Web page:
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"Indiana Farm in Nebraska"



Submitted by Clay L. PIPER-BROWN
To view the photos from this book, please click on the corresponding link.

Cover Page


(p. 1 photo; NEBRASKA IN 1880)







Is a good home, and should be a happy one---to the owner a "pearl of great price." But the pearl when worn, needs a new setting; and it is the setting and the fact that the owner is a Hoosier, that justifies the name given this book. The first view is of a big blue grass pasture, somewhat overstocked, and so a little weedy, but fairly representing the greater part of Middle Nebraska in 1880---and too much of it yet. A gently rolling, treeless stretch of grass, whose low, straight horizon gave view to the tops of the storm clouds when 150 miles away. Only those who have watched them know what this means. Now, standing at the southwest corner of the farm, a belt of timber stretches along the whole south line, mostly catalpa, 10 rods wide, thinned to 12 feet apart, 30 feet high, trimmed 14 to 20 feet from the ground, and some of them a foot in diameter. To the north, along the west side, stretches a similar belt of catalpas foa three-quarters of a mile, save where the line is broken by a draw filled with towering cottonwoods, volunteers, beautiful in form and natural grooping, some of them 80 feet high, 30 inches in diameter, with 40 to 50 feet of saw timber each.



These belts are not unlike the walls of timber that surrounded the early Indiana clearings; inferior in height, but superior in the soundness and vigor of youth in lieu of the more or less decreptitude of age. The tops, sun kissed,






waving the same way in the breeze or gale; below the same deep shadows and comparative calm. In the low parts the grape vines climb the same way, and the same tangle of undergrowth. In spots are the same wild flowers---spring beauties, wind flowers, jack-in-the-pulpit, and others. And greatest of all, in their nests (there are no holes in the trees) the same gray squirrels, so dear to the hearts of the "Hoosier Boy." In a considerable part the carpeting of blue grass suggests the wood pastures of the old home. And, all together, as you wander in the depths the heart is apt to fill with memories of the long ago, and the lines of dear old Horace are recalled, "Of all the world the dearest spot."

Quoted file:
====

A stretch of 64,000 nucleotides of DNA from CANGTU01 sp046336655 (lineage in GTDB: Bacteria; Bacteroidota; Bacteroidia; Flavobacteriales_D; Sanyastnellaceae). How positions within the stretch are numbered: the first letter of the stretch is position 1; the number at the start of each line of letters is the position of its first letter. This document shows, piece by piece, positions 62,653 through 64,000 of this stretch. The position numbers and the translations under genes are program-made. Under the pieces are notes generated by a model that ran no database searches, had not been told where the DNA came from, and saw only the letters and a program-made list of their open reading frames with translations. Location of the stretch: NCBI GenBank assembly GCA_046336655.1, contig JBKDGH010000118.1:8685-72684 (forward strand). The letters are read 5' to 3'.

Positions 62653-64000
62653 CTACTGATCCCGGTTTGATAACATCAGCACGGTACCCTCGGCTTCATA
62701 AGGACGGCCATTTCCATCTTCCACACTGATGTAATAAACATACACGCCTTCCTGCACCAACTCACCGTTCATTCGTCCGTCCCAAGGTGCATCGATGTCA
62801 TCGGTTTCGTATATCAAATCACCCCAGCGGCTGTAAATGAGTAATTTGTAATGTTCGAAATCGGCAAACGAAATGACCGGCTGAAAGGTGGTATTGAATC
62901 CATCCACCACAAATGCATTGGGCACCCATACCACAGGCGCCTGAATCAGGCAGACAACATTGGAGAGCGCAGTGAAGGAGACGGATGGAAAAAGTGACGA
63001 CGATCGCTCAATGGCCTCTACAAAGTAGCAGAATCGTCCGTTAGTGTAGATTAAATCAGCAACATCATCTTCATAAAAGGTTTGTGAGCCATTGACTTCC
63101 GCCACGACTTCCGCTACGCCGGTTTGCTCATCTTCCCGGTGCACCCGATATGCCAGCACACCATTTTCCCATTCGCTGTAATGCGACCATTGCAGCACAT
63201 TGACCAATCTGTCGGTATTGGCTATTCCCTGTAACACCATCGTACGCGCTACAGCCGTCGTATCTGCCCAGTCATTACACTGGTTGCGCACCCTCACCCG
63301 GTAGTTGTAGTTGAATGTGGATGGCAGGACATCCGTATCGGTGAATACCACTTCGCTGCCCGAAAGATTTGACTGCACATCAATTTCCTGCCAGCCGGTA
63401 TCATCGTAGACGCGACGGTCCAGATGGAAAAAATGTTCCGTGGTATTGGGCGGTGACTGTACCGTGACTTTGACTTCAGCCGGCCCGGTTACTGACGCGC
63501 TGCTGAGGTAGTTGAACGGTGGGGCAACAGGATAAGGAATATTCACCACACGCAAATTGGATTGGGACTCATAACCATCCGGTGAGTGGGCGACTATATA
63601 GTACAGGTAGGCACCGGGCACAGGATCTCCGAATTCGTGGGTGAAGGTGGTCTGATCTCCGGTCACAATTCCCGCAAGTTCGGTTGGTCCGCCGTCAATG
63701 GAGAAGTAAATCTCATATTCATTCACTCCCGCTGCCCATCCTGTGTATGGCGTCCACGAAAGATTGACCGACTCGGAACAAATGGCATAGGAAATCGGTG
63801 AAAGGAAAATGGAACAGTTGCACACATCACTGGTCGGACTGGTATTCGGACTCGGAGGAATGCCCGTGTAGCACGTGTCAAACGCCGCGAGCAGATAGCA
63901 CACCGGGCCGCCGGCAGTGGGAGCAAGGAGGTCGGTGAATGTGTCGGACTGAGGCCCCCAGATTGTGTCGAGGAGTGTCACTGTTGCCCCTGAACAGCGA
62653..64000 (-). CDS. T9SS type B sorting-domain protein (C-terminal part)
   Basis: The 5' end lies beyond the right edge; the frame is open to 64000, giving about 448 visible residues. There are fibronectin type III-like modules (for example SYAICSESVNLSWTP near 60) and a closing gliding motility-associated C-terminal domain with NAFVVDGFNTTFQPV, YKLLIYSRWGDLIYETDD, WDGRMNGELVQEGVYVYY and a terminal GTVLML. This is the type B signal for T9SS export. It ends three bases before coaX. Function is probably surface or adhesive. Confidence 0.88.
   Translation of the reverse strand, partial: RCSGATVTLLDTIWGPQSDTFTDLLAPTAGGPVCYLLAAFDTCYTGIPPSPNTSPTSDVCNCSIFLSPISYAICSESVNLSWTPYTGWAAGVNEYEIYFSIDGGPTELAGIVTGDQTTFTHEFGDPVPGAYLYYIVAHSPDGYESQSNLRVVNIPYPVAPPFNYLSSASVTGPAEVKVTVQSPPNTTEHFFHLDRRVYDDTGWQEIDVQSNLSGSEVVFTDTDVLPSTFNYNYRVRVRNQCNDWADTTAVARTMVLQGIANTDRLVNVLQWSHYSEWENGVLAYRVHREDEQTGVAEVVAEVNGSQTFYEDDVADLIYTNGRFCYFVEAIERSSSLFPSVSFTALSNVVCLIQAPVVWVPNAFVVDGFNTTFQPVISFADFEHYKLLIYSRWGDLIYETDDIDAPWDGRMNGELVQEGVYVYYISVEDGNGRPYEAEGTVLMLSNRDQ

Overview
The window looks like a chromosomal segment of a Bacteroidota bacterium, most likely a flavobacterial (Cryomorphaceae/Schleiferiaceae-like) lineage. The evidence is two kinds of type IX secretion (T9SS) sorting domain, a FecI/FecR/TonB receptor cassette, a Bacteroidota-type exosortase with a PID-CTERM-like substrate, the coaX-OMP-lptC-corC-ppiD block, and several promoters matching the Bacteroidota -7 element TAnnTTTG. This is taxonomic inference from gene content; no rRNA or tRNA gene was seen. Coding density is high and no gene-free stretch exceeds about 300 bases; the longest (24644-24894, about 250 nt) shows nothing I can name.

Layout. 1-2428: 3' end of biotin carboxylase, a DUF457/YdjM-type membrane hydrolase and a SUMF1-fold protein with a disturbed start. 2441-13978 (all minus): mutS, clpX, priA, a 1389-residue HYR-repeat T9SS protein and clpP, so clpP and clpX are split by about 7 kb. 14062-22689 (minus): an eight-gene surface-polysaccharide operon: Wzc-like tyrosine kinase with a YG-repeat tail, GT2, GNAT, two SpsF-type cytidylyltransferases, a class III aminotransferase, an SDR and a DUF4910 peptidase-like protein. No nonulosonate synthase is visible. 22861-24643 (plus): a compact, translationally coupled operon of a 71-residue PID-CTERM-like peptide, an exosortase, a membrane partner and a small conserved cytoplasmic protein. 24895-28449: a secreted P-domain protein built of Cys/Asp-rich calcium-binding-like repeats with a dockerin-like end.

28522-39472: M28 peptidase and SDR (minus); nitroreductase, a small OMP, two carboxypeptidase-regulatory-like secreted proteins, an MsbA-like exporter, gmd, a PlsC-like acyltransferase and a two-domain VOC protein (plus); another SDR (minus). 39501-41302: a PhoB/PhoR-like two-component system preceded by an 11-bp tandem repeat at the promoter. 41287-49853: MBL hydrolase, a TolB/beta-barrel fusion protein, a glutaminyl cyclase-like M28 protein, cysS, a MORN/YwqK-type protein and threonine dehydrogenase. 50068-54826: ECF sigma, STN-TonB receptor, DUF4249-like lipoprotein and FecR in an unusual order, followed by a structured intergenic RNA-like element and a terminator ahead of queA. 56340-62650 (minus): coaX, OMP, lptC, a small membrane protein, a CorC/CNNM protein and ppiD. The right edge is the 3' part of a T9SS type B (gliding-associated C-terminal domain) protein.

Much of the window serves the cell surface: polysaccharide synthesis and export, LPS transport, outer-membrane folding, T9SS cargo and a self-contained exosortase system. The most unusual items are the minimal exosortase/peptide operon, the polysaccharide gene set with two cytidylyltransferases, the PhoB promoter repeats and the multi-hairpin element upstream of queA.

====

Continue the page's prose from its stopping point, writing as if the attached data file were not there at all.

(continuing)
Entering now from the south side we come to the lawn---5 acres, (the timber belt behind us and to the left, to the right a double row of ash,) carpeted with blue grass and white clover, dotted with big cottonwoods in disorderly array, and two dozen other kinds of forest trees planted amongst and around them, a couple of big Austrian pines, a little grove of elms, a clump of cedars, another of black locust, scattered walnuts, more cedars, buckeyes, purple and New England elms, sugar maples, ash, pecans, red oak from Missionary Ridge, maples from Lookout Mountain, and a beech tree from Indiana, small but well established; varying from 50 feet high to wee Pat Claiburne, 3 inches high, but safely the gallant "Confed" fought so well. Crossing to the east side we come upon gate to yard ahead. Going through the gate and looking back is an evening view of east side of the lawn, too beautiful to lose, and here you are. There is the youngest of the family, Fred, born in the cellar of the unfinished house, and his eldest, John, God bless him.